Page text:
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Voice of the Muslims | Eastern Europe fanning terrorist missions

Published:Sunday | October 30, 2016 | 12:00 AM
Mirza Masroor Ahmad, world head of the Ahmadiyya Muslim community.

The world head of the Ahmadiyya Muslim has charged that despite increased domestic restrictions to counter terrorism, the world's most powerful countries are not doing enough to curtail the expansion of radicalised groups bent on death and destruction.

Mirza Masroor Ahmad, the Caliph of the Ahmadiyya community, is most alarmed by what he regards as a clear conflict with some European countries decrying extremism, while at the same time providing guns and bullets to the perpetrators.

"They are not doing enough, they are not serious!" he charged.

"If you are serious about stopping these brutalities and atrocities, then you would have to take action," he said, suggesting that these European countries and the United States could take sanctions against the breeding grounds for extremists.

"It is not that you are sitting here as a third-world country printing notes. The United States is one of the most modern countries in the world and you know your economy, you know the number of dollars you print, can't you calculate the amount of money going to these groups?" the Caliph asked.




He further asserted that extremists are getting their arsenal armament from eastern European countries and the governments are aware of this.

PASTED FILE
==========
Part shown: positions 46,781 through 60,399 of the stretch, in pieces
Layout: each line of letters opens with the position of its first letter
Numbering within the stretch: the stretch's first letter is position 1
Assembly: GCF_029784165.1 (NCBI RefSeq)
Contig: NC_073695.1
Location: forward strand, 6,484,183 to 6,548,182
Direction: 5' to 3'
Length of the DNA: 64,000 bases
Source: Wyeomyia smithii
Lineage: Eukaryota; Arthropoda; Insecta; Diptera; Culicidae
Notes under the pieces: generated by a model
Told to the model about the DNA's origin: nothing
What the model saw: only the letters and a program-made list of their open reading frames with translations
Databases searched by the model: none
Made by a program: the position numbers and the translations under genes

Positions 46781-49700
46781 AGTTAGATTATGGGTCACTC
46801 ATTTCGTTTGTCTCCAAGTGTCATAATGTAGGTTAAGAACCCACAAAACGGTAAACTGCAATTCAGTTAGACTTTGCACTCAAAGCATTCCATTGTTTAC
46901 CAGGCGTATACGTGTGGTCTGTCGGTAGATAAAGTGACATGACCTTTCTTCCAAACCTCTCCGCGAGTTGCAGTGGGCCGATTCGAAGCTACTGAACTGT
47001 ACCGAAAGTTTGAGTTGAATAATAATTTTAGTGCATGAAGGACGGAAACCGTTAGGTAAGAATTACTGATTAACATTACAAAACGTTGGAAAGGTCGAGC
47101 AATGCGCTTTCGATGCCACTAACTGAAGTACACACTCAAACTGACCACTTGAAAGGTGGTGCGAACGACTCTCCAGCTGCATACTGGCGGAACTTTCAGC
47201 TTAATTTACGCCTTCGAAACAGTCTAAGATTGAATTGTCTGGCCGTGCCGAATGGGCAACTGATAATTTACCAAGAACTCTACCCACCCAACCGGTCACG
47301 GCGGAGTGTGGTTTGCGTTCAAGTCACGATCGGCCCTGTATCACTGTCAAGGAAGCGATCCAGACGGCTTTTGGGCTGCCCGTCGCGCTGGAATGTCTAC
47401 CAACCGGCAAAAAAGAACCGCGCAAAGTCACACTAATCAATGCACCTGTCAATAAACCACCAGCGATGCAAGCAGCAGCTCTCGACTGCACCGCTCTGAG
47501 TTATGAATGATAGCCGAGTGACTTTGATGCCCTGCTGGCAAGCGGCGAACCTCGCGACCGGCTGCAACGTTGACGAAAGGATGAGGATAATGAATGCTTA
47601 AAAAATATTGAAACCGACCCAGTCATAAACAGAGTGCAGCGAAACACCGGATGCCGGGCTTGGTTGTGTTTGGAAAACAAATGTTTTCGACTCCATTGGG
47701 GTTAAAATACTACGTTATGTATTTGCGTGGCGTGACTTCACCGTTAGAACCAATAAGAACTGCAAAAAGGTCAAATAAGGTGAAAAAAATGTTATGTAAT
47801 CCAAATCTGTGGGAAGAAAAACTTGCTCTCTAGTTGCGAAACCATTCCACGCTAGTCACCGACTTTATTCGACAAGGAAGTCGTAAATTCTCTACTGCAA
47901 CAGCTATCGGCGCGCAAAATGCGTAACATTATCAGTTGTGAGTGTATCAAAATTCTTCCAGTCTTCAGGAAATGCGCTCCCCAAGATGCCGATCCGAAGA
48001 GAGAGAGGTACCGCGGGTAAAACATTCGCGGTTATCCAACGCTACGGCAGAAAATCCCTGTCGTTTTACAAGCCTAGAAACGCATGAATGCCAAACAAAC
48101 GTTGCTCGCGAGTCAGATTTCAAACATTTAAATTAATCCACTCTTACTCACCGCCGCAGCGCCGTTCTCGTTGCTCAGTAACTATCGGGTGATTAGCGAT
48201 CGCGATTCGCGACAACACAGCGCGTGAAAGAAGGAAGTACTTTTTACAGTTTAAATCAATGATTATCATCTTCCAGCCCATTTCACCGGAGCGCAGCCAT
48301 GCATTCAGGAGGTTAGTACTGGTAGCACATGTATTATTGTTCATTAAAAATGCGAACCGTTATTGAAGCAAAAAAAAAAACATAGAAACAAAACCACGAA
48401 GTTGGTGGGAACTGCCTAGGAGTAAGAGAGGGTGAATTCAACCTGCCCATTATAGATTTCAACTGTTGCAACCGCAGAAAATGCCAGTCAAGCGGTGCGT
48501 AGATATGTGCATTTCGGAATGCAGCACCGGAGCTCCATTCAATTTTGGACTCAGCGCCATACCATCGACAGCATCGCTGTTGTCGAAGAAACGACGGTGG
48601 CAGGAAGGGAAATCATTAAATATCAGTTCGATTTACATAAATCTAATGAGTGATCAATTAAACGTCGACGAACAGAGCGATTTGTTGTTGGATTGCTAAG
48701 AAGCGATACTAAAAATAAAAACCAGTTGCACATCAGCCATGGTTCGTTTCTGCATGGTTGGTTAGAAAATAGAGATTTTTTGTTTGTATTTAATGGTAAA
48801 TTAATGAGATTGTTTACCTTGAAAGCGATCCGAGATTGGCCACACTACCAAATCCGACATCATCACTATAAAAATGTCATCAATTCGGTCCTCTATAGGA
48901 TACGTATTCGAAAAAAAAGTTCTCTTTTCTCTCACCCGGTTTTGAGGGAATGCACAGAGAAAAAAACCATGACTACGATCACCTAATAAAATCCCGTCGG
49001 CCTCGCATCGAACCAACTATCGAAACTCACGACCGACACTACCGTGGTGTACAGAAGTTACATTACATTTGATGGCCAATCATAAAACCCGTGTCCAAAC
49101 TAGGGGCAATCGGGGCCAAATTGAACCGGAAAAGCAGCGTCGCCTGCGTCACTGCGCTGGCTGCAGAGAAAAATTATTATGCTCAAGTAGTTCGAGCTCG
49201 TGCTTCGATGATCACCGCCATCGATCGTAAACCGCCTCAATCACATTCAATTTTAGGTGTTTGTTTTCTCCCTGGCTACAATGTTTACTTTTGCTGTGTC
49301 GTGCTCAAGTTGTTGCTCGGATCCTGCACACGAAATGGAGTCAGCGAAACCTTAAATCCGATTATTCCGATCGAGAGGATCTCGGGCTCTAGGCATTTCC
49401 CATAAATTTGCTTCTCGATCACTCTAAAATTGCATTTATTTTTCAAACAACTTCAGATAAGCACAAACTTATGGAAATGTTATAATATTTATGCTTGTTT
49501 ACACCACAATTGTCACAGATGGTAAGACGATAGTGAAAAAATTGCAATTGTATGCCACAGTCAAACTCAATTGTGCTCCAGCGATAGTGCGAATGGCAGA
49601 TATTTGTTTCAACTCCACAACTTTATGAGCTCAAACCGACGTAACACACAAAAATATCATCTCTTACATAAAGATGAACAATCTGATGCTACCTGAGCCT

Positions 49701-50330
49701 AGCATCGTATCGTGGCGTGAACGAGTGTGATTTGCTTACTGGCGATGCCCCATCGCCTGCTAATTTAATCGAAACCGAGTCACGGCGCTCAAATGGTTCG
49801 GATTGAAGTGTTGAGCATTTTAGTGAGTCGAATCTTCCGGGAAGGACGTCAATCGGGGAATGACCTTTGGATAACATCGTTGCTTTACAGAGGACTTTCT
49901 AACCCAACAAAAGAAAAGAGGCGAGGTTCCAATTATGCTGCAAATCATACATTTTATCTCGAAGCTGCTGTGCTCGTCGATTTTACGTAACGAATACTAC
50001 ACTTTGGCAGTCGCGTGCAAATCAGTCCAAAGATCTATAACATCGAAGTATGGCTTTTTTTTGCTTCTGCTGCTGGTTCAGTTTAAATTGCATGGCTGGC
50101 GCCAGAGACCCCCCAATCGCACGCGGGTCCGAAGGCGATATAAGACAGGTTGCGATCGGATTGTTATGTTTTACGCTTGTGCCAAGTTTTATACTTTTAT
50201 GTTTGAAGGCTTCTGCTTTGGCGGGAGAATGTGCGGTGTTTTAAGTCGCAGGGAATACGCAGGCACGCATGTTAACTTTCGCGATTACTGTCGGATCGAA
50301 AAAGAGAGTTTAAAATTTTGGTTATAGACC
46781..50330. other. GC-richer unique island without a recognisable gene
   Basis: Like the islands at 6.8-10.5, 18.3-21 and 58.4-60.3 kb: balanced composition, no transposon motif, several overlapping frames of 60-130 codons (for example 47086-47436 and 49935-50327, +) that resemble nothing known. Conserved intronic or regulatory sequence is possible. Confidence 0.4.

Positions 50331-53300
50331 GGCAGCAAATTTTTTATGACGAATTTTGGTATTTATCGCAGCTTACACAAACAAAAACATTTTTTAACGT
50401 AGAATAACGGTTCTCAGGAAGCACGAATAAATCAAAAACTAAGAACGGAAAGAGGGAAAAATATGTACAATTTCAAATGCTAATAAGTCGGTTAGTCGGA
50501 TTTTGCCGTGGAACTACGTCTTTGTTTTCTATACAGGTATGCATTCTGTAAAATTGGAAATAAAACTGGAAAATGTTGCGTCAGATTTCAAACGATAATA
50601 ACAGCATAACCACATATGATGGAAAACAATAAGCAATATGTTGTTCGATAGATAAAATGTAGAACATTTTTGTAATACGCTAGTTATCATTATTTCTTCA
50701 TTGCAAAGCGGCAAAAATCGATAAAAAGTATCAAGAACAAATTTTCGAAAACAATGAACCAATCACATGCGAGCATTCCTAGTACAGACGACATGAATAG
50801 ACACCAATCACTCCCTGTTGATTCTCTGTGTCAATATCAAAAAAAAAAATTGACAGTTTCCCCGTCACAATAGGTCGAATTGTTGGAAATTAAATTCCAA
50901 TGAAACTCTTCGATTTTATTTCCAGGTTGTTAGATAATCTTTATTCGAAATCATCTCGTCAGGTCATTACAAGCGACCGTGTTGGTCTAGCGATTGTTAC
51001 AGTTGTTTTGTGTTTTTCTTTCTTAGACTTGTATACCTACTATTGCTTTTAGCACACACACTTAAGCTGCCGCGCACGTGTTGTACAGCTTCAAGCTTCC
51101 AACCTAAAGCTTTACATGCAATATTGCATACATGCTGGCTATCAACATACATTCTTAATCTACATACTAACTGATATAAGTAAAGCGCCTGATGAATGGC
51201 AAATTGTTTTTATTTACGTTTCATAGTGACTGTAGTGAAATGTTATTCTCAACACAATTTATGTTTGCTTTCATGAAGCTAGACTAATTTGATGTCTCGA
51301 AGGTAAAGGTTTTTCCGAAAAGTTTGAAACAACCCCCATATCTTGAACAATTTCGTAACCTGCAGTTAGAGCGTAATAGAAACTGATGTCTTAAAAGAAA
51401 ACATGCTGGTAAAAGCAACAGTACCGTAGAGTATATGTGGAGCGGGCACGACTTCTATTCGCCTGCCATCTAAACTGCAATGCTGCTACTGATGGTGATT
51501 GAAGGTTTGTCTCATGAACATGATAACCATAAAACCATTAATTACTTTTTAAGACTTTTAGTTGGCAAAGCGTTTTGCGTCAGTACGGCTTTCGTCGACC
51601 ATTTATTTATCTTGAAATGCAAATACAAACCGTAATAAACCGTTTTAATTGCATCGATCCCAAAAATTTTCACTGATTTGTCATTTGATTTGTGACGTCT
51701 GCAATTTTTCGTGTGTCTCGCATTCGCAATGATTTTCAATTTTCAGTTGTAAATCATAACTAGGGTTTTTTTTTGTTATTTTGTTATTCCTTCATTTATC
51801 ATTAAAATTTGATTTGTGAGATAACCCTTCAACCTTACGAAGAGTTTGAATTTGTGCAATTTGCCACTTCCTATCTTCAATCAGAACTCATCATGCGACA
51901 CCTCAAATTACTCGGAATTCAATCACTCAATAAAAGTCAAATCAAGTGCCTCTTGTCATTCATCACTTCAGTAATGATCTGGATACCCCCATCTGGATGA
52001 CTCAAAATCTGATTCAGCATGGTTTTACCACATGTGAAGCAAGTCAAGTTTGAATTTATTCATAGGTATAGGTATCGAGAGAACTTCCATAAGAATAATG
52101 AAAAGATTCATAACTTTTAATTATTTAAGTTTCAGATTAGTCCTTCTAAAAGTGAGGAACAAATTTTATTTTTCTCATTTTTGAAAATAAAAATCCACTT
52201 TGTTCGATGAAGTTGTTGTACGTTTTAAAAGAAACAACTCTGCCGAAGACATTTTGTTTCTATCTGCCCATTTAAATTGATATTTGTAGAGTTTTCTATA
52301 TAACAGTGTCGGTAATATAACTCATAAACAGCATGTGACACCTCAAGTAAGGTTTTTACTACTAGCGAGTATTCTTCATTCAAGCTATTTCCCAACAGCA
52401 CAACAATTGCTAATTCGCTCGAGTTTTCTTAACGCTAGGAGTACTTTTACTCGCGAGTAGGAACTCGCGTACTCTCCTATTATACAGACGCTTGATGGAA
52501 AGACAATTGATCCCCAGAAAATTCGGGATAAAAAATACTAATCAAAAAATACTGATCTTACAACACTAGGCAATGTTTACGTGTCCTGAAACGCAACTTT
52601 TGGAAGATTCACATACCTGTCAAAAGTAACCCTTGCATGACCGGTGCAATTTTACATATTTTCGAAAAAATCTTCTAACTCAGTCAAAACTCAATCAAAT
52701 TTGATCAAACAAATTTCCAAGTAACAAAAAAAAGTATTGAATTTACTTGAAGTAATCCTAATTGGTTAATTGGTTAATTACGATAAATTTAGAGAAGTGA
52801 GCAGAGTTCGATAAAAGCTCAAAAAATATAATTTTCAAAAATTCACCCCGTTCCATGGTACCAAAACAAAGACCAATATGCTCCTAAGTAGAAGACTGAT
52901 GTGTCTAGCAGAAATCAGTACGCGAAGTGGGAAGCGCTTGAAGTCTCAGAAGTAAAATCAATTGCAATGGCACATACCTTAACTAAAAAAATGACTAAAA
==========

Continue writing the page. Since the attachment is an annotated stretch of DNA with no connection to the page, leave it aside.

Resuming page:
According to Ahmad, certain European governments would also be aware that billions of dollars are leaving their countries, passing through the United States to Iraq, for extremist groups like ISIS to pay for oil from captured wells supplying places like Syria and Turkey.

The Caliph said the taint of terrorism means that his community has to enter to fight for peace, as dictated by the true Islam.

"We have to fight against them, not with sword, not with gun, but with continuous effort, and that is what we have been doing all over the world," Ahmad said.

The world head of the Ahmadiyya Muslim community said he was very aware that in doing so, his life is also threatened by radical groups bent on destroying his sect.

"To us, we have a double threat: living in this country and being an Ahmadi Muslim."

At the same time, he said his community continues to expand, with more than 500,000 new members this year, pushing the total membership into tens of millions.

But the pervasiveness of the negative perception of Muslims in general because of the actions of radical groups continues to pose a challenge to further expansion.